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CDC Expands Negative COVID-19 Test Requirement to All Air Passengers Entering the United States

todayJanuary 12, 2021 9 5

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CDC Expands Negative COVID-19 Test Requirement to All Air Passengers Entering the United States

Federal Register Notice: Requirement for Proof of Negative COVID-19 Test Result or Recovery from COVID-19 for All Airline Passengers Arriving into the United States

The Centers for Disease Control and Prevention (CDC) within the Department of Health and Human Services (HHS) issued an Order on January 12, 2021 requiring proof of a negative COVID-19 test or documentation of having recovered from COVID-19 for all air passengers arriving from a foreign country to the US. This Order will be effective on January 26, 2021 and published in the Federal Register soon.

https://www.cdc.gov/quarantine/fr-proof-negative-test.html

To view the order, click here pdf icon[PDF – 9 pages].

To see the passenger attestation, visit the Attestation pdf icon[PDF – 3 pages].

For frequently asked questions, visit the FAQs

For Immediate Release: Tuesday, January 12, 2021
Contact: Media Relations
(404) 639-3286

The Centers for Disease Control and Prevention is expanding the requirement for a negative COVID-19 test to all air passengers entering the United States.  Testing before and after travel is a critical layer to slow the introduction and spread of COVID-19. This strategy is consistent with the current phase of the pandemic and more efficiently protects the health of Americans.

Variants of the SARS-CoV-2 virus continue to emerge in countries around the world, and there is evidence of increased transmissibility of some of these variants.  With the US already in surge status, the testing requirement for air passengers will help slow the spread of the virus as we work to vaccinate the American public.

Before departure to the United States, a required test, combined with the CDC recommendations to get tested again 3-5 days after arrival and stay home for 7 days post-travel, will help slow the spread of COVID-19 within US communities from travel-related infections. Pre-departure testing with results known and acted upon before travel begins will help identify infected travelers before they board airplanes.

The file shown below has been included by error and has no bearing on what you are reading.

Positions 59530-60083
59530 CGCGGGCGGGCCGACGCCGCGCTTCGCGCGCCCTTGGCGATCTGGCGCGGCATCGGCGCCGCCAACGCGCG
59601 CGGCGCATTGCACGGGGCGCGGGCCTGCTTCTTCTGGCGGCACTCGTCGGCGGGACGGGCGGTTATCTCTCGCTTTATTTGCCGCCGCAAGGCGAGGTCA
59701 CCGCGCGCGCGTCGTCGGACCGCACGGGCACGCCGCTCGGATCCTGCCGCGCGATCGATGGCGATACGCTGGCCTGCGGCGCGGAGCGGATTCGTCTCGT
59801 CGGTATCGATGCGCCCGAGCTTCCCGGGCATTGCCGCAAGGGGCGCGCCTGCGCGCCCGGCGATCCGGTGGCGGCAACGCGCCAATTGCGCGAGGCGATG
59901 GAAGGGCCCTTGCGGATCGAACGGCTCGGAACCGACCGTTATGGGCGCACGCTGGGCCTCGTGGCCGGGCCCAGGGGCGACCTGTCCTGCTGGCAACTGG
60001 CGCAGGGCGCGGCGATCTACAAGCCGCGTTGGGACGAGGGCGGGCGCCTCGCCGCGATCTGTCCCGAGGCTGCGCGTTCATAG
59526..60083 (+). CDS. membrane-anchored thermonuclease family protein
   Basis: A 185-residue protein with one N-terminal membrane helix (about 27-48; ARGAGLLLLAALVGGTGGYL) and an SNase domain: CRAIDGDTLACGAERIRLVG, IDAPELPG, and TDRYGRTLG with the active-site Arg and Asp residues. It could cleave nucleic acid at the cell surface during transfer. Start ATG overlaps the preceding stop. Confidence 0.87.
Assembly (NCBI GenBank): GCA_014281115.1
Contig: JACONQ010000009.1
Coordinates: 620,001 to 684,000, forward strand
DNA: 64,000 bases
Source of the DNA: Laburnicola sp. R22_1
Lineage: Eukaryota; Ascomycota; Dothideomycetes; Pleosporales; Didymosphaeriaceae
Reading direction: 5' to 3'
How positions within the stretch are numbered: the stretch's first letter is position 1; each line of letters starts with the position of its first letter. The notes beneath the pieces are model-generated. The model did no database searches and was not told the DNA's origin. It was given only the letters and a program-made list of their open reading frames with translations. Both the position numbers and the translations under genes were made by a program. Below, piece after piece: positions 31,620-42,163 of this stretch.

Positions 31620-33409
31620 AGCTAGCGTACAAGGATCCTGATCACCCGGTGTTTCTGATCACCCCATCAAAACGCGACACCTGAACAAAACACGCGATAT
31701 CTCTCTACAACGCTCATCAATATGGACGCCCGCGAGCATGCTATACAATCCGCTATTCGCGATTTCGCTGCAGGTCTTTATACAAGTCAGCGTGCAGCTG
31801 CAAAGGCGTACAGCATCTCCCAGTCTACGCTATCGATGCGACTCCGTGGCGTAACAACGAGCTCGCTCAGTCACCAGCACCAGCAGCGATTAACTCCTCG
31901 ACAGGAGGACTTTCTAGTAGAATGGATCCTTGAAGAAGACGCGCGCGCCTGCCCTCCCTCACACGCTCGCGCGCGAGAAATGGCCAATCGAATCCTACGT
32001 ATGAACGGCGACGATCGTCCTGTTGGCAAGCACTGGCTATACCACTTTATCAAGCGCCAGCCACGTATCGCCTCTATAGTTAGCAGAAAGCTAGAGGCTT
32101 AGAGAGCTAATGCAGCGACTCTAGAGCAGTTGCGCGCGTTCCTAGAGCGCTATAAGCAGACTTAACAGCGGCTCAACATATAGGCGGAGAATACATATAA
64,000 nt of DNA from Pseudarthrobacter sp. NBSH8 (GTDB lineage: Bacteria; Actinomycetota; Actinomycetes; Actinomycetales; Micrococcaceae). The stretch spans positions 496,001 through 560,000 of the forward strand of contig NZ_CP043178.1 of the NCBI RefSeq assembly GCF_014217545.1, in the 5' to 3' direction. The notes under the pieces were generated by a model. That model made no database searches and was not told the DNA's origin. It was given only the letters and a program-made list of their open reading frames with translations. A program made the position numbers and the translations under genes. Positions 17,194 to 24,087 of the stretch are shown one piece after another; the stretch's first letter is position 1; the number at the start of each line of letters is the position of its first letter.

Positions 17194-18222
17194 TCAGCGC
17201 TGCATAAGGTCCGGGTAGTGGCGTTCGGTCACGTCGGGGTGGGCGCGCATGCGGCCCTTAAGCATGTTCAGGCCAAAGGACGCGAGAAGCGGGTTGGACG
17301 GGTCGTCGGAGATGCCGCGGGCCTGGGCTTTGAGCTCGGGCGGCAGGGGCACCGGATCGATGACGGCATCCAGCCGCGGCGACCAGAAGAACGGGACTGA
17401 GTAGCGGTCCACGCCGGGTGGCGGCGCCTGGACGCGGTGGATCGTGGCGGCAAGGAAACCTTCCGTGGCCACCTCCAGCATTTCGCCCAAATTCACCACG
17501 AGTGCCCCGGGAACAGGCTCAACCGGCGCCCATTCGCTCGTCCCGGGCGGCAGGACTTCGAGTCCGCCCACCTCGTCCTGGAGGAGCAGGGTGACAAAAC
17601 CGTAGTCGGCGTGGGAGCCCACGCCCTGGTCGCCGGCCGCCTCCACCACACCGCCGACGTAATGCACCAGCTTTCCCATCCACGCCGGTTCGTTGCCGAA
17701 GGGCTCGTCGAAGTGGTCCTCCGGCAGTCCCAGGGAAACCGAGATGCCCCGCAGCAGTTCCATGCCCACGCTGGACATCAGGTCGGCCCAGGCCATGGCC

Air passengers are required to get a viral test (a test for current infection) within the 3 days before their flight to the U.S. departs, and provide written documentation of their laboratory test result (paper or electronic copy) to the airline or provide documentation of having recovered from COVID-19. Airlines must confirm the negative test result for all passengers or documentation of recovery before they board. If a passenger does not provide documentation of a negative test or recovery, or chooses not to take a test, the airline must deny boarding to the passenger.

“Testing does not eliminate all risk,” says CDC Director Robert R. Redfield, MD, “but when combined with a period of staying at home and everyday precautions like wearing masks and social distancing, it can make travel safer, healthier, and more responsible by reducing spread on planes, in airports, and at destinations.”

This order was signed by the CDC Director on January 12, 2021 and will become effective on January 26, 2021.

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U.S. DEPARTMENT OF HEALTH AND HUMAN SERVICES

CDC works 24/7 protecting America’s health, safety and security. Whether disease start at home or abroad, are curable or preventable, chronic or acute, or from human activity or deliberate attack, CDC responds to America’s most pressing health threats. CDC is headquartered in Atlanta and has experts located throughout the United States and the world.

UPDATE:  1-13-2021

Note: As per several Presidential proclamations, with specific exceptions, foreign nationals who have been in any of the following countries during the past 14 days may not enter the U.S: ChinaIran, the United KingdomIrelandBrazil and the European Schengen Area.

When arriving in the U.S., the CDC further recommends travelers get tested three to five days after travel and to stay home or otherwise self-quarantine for seven days after travel. Even if you test negative, the CDC says to stay home for the full seven days; if you don’t get tested, it’s safest to stay home for 10 days.

For more information, visit www.cdc.gov.

Proof of Negative COVID Test Required for Air Entry Into U.S. | Travel Agent Central

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